Trump and his attorneys counter that no lender lost money because of the figures Trump included on his financial statements. In depositions, Deutsche Bank employees testified that the bank recorded millions of dollars in profits as a result of loans to the Trump Organization.
The parade of witnesses that will reveal new details about how Trump’s company operates began as the trial opened last week.
Former Trump Organization controller Jeffrey McConney testified that he and longtime Trump Organization finance executive Allen Weisselberg repeatedly reached steeply inflated values for company assets using illusory methods.
One instance involves McConney’s testimony Friday about the valuations of a dozen Trump Park Avenue condominiums. The Trump Organization valued the condos at $50 million in 2011 and 2012 and nearly $136 million in 2020, even though company executives knew they were rent-stabilized, meaning they could not be sold as regular condos, according to trial evidence. During the depths of the country’s financial crisis in 2010, they had even been appraised for as low as $750,000 in total, and in an appraisal a decade later, for $84.5 million— still far below what the Trump Organization claimed the properties were worth, documents show.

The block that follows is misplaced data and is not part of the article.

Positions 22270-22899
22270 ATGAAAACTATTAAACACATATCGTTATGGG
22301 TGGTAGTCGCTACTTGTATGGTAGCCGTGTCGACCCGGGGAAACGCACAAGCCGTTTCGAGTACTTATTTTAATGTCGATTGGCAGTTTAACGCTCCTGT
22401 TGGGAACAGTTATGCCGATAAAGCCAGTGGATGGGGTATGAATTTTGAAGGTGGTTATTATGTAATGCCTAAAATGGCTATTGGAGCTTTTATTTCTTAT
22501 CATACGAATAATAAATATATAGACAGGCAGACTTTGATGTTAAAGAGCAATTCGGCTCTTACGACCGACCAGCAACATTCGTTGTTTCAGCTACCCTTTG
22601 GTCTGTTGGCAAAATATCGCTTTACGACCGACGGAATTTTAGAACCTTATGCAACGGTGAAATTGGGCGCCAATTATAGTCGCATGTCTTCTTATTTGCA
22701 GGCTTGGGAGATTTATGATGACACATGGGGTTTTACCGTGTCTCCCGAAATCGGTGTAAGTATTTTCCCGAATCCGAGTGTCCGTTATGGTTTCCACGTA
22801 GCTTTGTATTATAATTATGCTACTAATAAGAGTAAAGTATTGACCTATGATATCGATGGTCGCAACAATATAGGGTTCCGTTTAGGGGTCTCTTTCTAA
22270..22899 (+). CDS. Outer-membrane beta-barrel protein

Asked on the stand if he and Weisselberg discussed misrepresenting the value of the rent-regulated New York apartments, McConney responded: “I believe so, yes.”
McConney played a central role in gathering information about the company’s assets and compiling them in spreadsheets named “Jeff’s supporting data,” according to a deposition McConney gave to James’s team in early 2020. McConney and Weisselberg, his then-boss, are defendants in the case. Both no longer work at the company.
Longtime Trump accountant Donald Bender testified that he compiled Trump’s annual statements of net worth without verifying the figures. Bender worked for Mazars USA, the accounting firm that handled Trump’s business and personal tax returns until 2022, when the firm announced that it could no longer stand behind the statements and cut ties with Trump.
Bender testified that he received the numbers from McConney and Weisselberg, who took the witness stand on Tuesday. Bender testified he did not violate generally accepted accounting practices, but often did not ask for appraisal information from the company to back up their figures.
The financial statements compiled by Bender all came with a cover letter warning that the values contained in the report were not verified. The defense has pointed to that warning as proof that banks and insurance firms didn’t rely on the figures.
In his deposition, Trump said the letter included a “worthless clause” — a line that he said was intended to notify recipients that they needed to do their own analysis.